Why I Love Rumi

Rumi is widely misused and misunderstood in my opinion. He has become a fad. An “it” book to cover up in pretty gift wrap and present it to someone, who will probably pile it on to his or her coffee table collection without reading it. Christian Science monitor ranked Rumi as America’s #1 best-selling poet in 1997. You find him everywhere: on tarot cards, books, scarves, greeting cards and every other commercial enterprise you can think of. Donna Karan used a musical interpretation of Rumi’s poetry at her spring line fashion show in 1998 (ironic). I can’t complain though—at least he has infiltrated the hearts and minds of people in the Western world and now people across the globe can fully appreciate why I love Rumi.

For the Muslim world he is revered for his near flawless moral consciousness and his ability to guide others on that same divine path and to ultimately unite with Allah—the love of his life.

How can I—or anyone else—ever cease being astounded

That He [God] whom nothing can contain is contained in the heart?

İsmail Acar’s exhibition “Sema” at the Turkish and Islamic Arts Museum.



He was foremost a devout Muslim and spent most of his life refining his understanding of Islam and creating a pathway to meet God. These “paths” were poetry and whirling in conjunction with music to help him elevate into a higher consciousness. However, according to his teachings, you can’t hope to have that union with God until you’ve eliminated your ego.

For the Western world he is revered for his spiritualism and poetry prowess. The depth in Rumi’s poems resonate with those looking for “something” to make them feel happy or have a better understanding on life.

I am very happy every so often and rarely depressed. But the majority of my existence is spent not feeling either—just floating in this weird state of not feeling happy or sad but knowing that something is missing and I can’t put a finger on it. I conjure up several reasons: if I lose weight, I’ll feel more confident about myself and then I’ll be happy. If I could just find my passion, then I’ll have purpose to my life and that will make me happy. If I could just stick to eating healthy all the time, then I’ll physically feel well and that will make me happy. The list goes on with things I plug into the blank, but none of the answers seem to stick. And I think that’s why I (and perhaps others) am drawn to his poems. He lets me know it’s okay to be imperfect.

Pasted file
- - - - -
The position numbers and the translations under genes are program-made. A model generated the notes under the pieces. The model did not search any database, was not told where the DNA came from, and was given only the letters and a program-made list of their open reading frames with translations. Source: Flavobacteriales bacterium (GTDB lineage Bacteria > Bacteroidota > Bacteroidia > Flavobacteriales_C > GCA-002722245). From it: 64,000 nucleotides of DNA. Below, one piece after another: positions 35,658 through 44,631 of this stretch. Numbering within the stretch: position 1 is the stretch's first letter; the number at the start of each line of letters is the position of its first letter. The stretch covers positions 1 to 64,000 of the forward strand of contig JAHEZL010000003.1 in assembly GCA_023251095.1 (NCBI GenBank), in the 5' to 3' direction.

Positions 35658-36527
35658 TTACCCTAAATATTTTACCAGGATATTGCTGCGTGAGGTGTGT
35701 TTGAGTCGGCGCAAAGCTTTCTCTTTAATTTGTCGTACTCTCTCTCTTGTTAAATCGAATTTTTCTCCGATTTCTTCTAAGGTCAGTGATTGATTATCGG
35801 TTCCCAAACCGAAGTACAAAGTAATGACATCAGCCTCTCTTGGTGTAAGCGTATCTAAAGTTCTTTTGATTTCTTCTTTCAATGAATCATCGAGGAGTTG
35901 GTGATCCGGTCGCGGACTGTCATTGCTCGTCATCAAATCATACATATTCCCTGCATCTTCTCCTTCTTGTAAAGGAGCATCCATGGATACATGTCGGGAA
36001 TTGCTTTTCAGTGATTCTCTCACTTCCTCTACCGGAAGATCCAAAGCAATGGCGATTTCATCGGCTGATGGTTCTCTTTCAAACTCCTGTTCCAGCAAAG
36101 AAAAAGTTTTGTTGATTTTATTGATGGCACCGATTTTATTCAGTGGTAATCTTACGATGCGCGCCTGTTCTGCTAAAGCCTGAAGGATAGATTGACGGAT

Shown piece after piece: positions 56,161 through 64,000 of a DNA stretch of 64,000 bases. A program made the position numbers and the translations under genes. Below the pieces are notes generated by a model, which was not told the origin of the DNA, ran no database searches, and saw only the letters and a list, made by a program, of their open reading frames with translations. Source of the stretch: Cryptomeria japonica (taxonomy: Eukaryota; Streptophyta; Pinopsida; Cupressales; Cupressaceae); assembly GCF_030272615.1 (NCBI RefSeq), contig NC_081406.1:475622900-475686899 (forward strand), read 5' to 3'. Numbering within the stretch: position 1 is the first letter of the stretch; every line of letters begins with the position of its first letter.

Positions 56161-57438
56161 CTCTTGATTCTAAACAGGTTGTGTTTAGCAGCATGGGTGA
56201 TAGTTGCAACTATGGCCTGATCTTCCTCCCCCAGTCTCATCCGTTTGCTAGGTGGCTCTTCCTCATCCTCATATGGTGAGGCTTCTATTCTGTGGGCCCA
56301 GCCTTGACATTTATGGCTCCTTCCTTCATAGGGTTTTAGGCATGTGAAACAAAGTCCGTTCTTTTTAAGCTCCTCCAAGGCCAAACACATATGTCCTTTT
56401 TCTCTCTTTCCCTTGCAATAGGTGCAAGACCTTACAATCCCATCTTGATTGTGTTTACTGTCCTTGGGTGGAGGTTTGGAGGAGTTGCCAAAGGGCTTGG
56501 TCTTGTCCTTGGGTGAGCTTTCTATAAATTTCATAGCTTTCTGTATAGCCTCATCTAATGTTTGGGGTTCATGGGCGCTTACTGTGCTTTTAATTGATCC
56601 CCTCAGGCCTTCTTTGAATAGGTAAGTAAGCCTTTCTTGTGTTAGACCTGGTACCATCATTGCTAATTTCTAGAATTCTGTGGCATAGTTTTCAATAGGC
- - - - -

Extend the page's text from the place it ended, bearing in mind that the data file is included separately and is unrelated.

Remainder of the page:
Come, come, whoever you are.

Wanderer, idolator, worshipper of fire,

Come even though you have broken your vows a thousand times,

Come, and come yet again.

Ours is not a caravan of despair.

Barks writes, “[Rumi] is not some mystic snob. He sees beauty and importance of anything human beings do, no matter how scandalous and violent…the slipping and sliding around sex…But he always uses human incident as a lens to look into soul growth”.

There are hundreds of books out there that say in order to be happy you must first get rid of your ego. But I don’t even know what ego really is let alone being able to destroy it. Sure I know the conventional definition of ego, but how do I actually find it, catch it and throw it jail? This is where Rumi becomes helpful. He figured out a way to do all three things in his existence and taught thousands, maybe millions, of souls by being a living example and leaving behind a guide for others to follow.

What I love the most about him was his “recklessness”—he pursued love (for him that was God and Shams) at all costs and, above all else, never paid heed to propriety or any other social constraints. Wealth, status, power and materialism meant nothing to him. Instead he considered them as roadblocks to transcending into the higher dimensions of being. He simply wanted the freedom to cherish and express love in any way he felt moved to.